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Dumpster diver shares disappointing photo of recent haul found outside grocery store: 'That's horrible'

"Why don't they donate it?"

Dumpster diver shares photo of recent haul found outside grocery store

Photo Credit: iStock

In early July, a dumpster diver on Reddit mourned a huge pile of food that they reached "about an hour too late."

Dumpster diving has picked up support over the years in online communities like r/DumpsterDiving, where people share tips for safe and effective sessions. While some worry that they might get in legal trouble for taking items from the trash, it's legal in all 50 states as long as dumpster divers avoid trespassing.

πŸ—£οΈ Which of these groups has the biggest role to play in reducing food waste?

πŸ”˜ Grocery stores πŸ›’

πŸ”˜ Restaurants 🍝

πŸ”˜ Individuals πŸ—‘οΈ

πŸ”˜ The government πŸ‘©β€βš–οΈ

πŸ—³οΈ Click your choice to see results and speak your mind

Meanwhile, the amount of food and other products that stores simply throw away makes the practice well worth the effort. This Redditor shared just one example of the kind of waste that businesses across the U.S. throw out every day.

The user shared a photo of a large commercial dumpster loaded up with unopened food. Most of what was visible was a pile of prepackaged lunch kits: pizzas, nachos, and cracker packs, including several packages of the iconic Lunchables. Other frozen or refrigerated packages held microwavable meatloaf, macaroni, deli meat, and KitKat ice cream. In all, hundreds of unopened meals were left to spoil in the trash.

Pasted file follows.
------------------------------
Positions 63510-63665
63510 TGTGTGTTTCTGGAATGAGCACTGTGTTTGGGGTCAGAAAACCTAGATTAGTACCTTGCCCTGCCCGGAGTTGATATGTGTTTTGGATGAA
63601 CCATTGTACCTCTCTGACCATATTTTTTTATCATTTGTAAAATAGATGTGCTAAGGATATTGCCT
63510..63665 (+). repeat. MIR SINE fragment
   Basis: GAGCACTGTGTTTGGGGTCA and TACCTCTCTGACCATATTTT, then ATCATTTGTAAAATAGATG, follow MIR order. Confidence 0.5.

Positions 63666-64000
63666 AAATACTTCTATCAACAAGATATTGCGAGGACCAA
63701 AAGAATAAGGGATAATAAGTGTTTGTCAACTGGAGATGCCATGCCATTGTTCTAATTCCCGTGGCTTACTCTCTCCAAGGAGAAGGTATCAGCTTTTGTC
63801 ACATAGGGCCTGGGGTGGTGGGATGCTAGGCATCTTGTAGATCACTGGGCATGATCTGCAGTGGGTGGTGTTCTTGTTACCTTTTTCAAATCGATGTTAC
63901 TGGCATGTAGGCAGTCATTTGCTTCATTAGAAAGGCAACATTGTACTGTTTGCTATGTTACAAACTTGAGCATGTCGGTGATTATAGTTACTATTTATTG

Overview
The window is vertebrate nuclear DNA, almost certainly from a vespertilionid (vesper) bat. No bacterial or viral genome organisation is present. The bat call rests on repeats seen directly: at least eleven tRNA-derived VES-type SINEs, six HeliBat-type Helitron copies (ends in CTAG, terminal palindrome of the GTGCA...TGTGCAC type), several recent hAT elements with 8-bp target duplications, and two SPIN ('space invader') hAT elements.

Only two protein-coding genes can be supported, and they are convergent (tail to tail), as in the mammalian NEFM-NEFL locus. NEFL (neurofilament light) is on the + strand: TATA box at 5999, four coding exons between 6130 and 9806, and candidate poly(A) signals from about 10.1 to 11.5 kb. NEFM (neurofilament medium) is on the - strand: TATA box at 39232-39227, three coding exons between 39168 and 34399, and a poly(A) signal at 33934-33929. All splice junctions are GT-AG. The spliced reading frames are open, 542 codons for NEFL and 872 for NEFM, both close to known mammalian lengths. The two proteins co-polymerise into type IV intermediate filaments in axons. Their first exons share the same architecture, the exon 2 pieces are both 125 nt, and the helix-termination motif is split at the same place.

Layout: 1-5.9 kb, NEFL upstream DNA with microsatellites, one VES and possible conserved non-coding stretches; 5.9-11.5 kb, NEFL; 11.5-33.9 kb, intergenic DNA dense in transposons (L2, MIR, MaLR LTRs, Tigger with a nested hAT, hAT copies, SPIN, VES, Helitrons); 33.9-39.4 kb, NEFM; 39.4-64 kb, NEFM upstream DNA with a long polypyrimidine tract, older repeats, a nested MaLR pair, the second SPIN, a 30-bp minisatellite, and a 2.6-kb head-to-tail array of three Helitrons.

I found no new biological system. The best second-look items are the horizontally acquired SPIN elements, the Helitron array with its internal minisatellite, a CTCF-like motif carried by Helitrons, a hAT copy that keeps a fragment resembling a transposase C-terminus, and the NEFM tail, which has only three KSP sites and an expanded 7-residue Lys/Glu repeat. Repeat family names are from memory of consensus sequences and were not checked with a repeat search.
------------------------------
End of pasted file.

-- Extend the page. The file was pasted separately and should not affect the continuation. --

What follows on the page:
Grocery store
Photo Credit: u/Pretend_Cicada_6955 / Reddit

"Was able to grab some things still cool over in the shade," the Redditor said, underscoring just how close they came to finding the dumpster before the rest of the food thawed. "What really pisses me off is that this is 'real food.' Chips are food, but this is food that could fill bellies that go to sleep hungry with a somewhat nutritional value."

Food waste is an ongoing issue in the U.S., and many restaurants and stores continue to throw out food that is close to expiring, but still safe to eat. Not only does this cost the business money, but it contributes to increased air pollution, as replacement products have to be shipped to the stores. Meanwhile, food-insecure people, often children, are going hungry in the same neighborhoods where piles of food are going to waste.

Not all food waste can be prevented, because food must be deemed safe to eat before it can be sold or donated. But creative solutions do exist, as evidenced by local successes for Kroger and Trader Joe's. The Too Good To Go app and other similar services also try to address this problem by helping stores and restaurants sell their expiring food at a discount.

"Wow, that's horrible," said one commenter after seeing the original poster's photo.

"This infuriates me!" said another user. "Why don't they donate it? So many people could benefit from this."

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